Kleine-Leven Syndrome - The "Sleeping Beauty" Disease
Characterized by excessive periods of eating and sleeping for as many as eighteen hours a day, the rare neurological sleeping disorder known as the Kleine-Leven Syndrome, or the "Sleeping Beauty" Disease, generally affects teenage boys more than any other group of people making the patient sleep most of the day and night, only waking up to eat and go to the bathroom. The ailment can change the patient's demeanors when they are awake, frequently make them appear childlike, disoriented, confused, lethargic, irritable, aggressive, and fill them with apathy to the point they can not attend school, go to work, or even care for themselves. Many of these patients also suffer from hallucinations. The Kleine-Leven Syndrome can render them uncommunicative, bedridden, unable to focus, and hypersensitive to light and noise. The syndrome maylast for months, or even years, without any symptoms at all before the patient experiences another episode, that typically reappears with very little warning, and for most patients the syndrome may last throughout their entire life time.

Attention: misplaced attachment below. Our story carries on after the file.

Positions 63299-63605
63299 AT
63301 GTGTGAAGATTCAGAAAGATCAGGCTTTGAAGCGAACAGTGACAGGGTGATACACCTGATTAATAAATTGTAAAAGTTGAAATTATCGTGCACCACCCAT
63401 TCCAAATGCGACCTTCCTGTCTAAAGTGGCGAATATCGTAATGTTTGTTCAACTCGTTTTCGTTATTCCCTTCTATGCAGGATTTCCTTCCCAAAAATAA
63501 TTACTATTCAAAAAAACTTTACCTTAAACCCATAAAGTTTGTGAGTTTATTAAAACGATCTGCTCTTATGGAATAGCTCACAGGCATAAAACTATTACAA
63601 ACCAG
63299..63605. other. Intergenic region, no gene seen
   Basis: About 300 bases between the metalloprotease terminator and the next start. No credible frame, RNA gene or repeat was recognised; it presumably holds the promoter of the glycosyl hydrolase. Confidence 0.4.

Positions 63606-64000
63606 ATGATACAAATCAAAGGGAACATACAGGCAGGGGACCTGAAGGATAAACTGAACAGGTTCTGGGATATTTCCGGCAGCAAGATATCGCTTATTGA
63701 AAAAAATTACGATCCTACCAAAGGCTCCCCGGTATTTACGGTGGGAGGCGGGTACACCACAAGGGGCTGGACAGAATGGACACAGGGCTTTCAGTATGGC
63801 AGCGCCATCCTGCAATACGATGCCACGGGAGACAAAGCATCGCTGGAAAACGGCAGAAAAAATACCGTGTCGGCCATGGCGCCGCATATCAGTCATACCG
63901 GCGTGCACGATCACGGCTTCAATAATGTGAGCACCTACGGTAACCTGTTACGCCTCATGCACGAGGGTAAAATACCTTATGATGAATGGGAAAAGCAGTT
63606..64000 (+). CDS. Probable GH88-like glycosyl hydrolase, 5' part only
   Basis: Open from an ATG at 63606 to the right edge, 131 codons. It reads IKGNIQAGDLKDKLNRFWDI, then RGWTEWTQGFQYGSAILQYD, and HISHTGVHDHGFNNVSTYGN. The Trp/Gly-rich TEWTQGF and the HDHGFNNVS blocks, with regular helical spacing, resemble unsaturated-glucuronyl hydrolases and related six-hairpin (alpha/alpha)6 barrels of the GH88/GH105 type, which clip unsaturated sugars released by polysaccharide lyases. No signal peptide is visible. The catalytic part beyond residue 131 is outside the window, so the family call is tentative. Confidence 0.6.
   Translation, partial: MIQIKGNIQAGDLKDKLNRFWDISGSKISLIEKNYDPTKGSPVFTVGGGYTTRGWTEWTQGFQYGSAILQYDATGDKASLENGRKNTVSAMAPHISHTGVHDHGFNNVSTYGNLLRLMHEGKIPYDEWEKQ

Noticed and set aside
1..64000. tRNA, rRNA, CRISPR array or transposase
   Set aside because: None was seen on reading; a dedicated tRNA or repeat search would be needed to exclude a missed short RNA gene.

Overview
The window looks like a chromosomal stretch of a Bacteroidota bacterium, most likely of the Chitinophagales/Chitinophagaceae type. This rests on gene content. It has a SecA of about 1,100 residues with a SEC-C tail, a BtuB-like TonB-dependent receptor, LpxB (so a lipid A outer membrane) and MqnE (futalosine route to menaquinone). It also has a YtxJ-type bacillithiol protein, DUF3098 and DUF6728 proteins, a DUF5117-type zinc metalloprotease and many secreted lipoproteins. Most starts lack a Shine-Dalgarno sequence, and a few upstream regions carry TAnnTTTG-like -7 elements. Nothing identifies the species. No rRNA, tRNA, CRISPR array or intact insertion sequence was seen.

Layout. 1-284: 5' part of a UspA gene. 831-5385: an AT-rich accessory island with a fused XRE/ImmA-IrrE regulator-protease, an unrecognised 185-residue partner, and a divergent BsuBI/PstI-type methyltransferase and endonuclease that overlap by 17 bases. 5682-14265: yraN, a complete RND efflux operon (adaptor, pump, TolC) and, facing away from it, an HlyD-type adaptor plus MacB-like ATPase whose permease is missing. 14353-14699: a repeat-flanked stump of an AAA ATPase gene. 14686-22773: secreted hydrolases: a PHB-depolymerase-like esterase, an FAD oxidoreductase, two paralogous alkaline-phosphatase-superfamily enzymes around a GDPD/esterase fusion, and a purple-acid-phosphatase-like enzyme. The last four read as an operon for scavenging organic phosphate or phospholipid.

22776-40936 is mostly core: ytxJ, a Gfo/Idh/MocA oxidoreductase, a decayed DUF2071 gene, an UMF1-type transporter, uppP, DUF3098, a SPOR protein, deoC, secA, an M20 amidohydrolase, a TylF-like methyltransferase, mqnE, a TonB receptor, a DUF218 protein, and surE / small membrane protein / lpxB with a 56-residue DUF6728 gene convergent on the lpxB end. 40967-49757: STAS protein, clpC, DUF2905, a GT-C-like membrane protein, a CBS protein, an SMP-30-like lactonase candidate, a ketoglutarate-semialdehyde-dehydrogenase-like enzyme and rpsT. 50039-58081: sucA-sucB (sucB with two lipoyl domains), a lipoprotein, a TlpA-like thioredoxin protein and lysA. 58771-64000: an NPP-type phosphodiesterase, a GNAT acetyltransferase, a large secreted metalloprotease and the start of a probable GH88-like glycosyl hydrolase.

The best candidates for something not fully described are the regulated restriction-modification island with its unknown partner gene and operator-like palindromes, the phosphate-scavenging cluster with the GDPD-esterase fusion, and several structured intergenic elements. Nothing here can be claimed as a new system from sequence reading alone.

Generally diagnosed if the patient experiences symptoms that significantly impact their lives for at least a month or longer, and present in all patients suffering from the Kleine-Leven Syndrome, recurrent hypersomnia may produce excessive sleepiness, especially during the day, that usually provides no relief from symptoms that may include anxiety, decreased energy levels, losses of appetite, slowed speech, slowed thinking, memory problems, and hallucinations. Recurrent Hypersomnia also has many causes including clinical depression, brain damage, uremia, kidney failure, fibromyalgia, the autoimmune small intestine disorder known as Celiac Disease that causes genetically predisposed patients fatigue, failure to thrive, and diarrhea. Recurrent Hypersomnia may also be caused by such things as the Restless Leg Syndrome, sleep apnea, narcolepsy, disturbed night time sleep, the Periodic Limb Movement Disorder, adverse reactions to taking particular medications such as psychotropics, drug and alcohol abuse, withdrawing off certain medicines, genetics, being overweight, influenza, and mononucleosis.